If we regress our components upon the variables in the Guerry dataset we might be able to see which patterns they can help explain away. This helper function filters out regressions with an \(R^2\) of less than 0.1.

Interestingly the 3rd and 4th components are the most useful if we were looking for something to predict upon—this is a derived use case where we’re fishing for something that looks good.

Let’s explore this 4rd component a bit more. If we regress prostitutes ~ literacy we see that there is a much weaker model. Surprisingly, in fact. And the residuals are only very mildly autocorrelated. Why is the component such a strong predictor????

mod<-lm(prostitutes~literacy, data =guerry)summary(mod)

Call:
lm(formula = prostitutes ~ literacy, data = guerry)
Residuals:
Min 1Q Median 3Q Max
-415.6 -122.3 -40.5 57.9 4314.3
Coefficients:
Estimate Std. Error t value Pr(>|t|)
(Intercept) -208.002 134.721 -1.544 0.12641
literacy 8.981 3.147 2.854 0.00545 **
---
Signif. codes: 0 '***' 0.001 '**' 0.01 '*' 0.05 '.' 0.1 ' ' 1
Residual standard error: 502.9 on 83 degrees of freedom
Multiple R-squared: 0.08935, Adjusted R-squared: 0.07838
F-statistic: 8.144 on 1 and 83 DF, p-value: 0.005455

Moran I test under randomisation
data: x
weights: listw
Moran I statistic standard deviate = 5.0023, p-value = 2.832e-07
alternative hypothesis: greater
sample estimates:
Moran I statistic Expectation Variance
0.142390596 -0.011904762 0.000951401

Adding in the component to the model, the \(R^2\) shoots right up! But why?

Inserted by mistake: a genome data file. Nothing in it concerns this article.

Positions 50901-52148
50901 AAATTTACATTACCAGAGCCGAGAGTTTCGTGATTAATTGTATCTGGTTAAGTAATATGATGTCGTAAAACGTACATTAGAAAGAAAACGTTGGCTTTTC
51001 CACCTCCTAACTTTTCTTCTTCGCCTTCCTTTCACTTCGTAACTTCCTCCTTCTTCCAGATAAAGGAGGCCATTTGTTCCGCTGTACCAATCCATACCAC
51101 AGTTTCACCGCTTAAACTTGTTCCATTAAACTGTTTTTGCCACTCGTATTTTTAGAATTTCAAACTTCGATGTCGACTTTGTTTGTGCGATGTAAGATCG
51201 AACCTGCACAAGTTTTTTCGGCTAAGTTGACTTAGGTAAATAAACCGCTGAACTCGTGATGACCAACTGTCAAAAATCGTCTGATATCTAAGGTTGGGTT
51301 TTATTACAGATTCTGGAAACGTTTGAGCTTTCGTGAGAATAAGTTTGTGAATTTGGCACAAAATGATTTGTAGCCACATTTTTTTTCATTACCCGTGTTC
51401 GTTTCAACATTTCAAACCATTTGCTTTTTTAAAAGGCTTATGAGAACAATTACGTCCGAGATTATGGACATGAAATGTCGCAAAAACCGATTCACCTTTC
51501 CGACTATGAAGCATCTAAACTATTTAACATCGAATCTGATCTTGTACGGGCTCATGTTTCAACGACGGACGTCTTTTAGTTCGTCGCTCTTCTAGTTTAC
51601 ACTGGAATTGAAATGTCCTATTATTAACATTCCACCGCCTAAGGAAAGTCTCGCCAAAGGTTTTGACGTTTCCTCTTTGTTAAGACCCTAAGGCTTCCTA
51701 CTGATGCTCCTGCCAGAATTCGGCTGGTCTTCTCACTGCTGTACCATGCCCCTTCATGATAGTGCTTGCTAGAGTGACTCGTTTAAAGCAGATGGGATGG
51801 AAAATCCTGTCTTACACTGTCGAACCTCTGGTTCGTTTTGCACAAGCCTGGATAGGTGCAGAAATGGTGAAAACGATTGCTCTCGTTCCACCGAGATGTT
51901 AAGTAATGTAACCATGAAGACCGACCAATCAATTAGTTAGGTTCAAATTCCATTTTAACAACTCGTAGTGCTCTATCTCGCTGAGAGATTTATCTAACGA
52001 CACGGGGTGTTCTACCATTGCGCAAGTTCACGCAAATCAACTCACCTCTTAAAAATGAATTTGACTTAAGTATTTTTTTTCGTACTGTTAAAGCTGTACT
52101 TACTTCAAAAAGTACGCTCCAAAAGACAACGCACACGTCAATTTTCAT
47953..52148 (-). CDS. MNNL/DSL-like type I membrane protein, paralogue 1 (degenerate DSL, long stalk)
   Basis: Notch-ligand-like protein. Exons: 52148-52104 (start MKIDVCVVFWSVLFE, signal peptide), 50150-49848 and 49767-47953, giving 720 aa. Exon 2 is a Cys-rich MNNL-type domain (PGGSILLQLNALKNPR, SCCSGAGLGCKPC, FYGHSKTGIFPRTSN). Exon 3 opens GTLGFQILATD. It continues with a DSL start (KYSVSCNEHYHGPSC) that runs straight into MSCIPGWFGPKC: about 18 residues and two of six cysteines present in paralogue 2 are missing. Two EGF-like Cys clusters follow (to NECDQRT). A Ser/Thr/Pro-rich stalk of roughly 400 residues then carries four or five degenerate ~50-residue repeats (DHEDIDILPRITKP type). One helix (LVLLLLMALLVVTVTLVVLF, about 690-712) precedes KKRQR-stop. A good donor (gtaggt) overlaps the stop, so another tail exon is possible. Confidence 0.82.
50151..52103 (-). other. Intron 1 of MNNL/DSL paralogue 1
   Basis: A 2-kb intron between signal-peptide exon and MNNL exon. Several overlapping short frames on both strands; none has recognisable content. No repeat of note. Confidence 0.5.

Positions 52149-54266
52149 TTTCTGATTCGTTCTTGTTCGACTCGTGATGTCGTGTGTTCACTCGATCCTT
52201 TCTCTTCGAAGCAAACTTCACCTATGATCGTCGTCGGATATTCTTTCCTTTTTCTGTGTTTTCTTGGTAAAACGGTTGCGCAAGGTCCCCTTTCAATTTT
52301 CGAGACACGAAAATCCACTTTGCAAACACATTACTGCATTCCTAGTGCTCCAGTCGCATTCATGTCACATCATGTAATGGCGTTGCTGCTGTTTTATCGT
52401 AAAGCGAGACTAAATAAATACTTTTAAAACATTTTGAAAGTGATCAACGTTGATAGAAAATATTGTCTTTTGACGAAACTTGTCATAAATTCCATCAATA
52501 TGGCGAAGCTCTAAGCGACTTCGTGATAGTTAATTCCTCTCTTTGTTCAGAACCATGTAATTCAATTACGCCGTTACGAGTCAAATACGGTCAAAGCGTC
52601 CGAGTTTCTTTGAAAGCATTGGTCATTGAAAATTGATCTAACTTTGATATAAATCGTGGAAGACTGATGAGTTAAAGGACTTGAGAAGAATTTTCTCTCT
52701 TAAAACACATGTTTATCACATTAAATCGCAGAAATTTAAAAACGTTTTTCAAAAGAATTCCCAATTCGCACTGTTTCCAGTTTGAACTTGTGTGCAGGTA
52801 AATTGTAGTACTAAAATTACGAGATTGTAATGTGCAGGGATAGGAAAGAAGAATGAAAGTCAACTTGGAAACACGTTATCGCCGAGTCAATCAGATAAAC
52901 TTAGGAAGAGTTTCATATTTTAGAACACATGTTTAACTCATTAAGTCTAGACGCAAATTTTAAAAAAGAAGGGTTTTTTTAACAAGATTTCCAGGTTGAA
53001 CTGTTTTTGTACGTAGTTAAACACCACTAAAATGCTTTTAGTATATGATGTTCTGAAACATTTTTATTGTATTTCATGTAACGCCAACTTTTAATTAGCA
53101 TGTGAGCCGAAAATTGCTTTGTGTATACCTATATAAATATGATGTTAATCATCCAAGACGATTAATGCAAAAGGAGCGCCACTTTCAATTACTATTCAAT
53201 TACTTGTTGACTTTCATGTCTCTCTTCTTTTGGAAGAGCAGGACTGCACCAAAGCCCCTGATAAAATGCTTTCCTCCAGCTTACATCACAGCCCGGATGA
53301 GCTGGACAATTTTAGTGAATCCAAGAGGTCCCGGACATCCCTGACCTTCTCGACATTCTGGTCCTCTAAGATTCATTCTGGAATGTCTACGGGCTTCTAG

mod<-lm(prostitutes~literacy+comps$rotation[,4], data =guerry)summary(mod)

Call:
lm(formula = prostitutes ~ literacy + comps$rotation[, 4], data = guerry)
Residuals:
Min 1Q Median 3Q Max
-766.7 -103.4 -65.6 36.5 3210.5
Coefficients:
Estimate Std. Error t value Pr(>|t|)
(Intercept) -165.523 113.683 -1.456 0.149
literacy 6.326 2.688 2.353 0.021 *
comps$rotation[, 4] 2604.594 440.074 5.919 7.25e-08 ***
---
Signif. codes: 0 '***' 0.001 '**' 0.01 '*' 0.05 '.' 0.1 ' ' 1
Residual standard error: 423.5 on 82 degrees of freedom
Multiple R-squared: 0.3619, Adjusted R-squared: 0.3464
F-statistic: 23.26 on 2 and 82 DF, p-value: 9.995e-09

Moran I test under randomisation
data: x
weights: listw
Moran I statistic standard deviate = 2.3311, p-value = 0.009874
alternative hypothesis: greater
sample estimates:
Moran I statistic Expectation Variance
0.100827939 -0.011904762 0.002338715

Often when there is a spatial effect of a variable, we utilize its spatial lag in the model. This is an SLX model but simplified.

mod<-lm(prostitutes~literacy+st_lag(x, nb, wt), data =guerry)summary(mod)

Call:
lm(formula = prostitutes ~ literacy + st_lag(x, nb, wt), data = guerry)
Residuals:
Min 1Q Median 3Q Max
-500.7 -138.6 -29.5 54.1 4237.2
Coefficients:
Estimate Std. Error t value Pr(>|t|)
(Intercept) -155.2878 149.8723 -1.036 0.30319
literacy 10.7142 3.8112 2.811 0.00617 **
st_lag(x, nb, wt) -0.3858 0.4764 -0.810 0.42034
---
Signif. codes: 0 '***' 0.001 '**' 0.01 '*' 0.05 '.' 0.1 ' ' 1
Residual standard error: 503.9 on 82 degrees of freedom
Multiple R-squared: 0.09657, Adjusted R-squared: 0.07454
F-statistic: 4.383 on 2 and 82 DF, p-value: 0.01554

Moran I test under randomisation
data: x
weights: listw
Moran I statistic standard deviate = 5.2839, p-value = 6.322e-08
alternative hypothesis: greater
sample estimates:
Moran I statistic Expectation Variance
0.167643014 -0.011904762 0.001154633

Is this all autocorrelation? What if we look at including just a spatial component? What is interesting is that if we recreate this process using only the Moran’s Eigenvectors, there is nothing meaningful to be extracted that predicts prostitution as well as the spatial univariate component!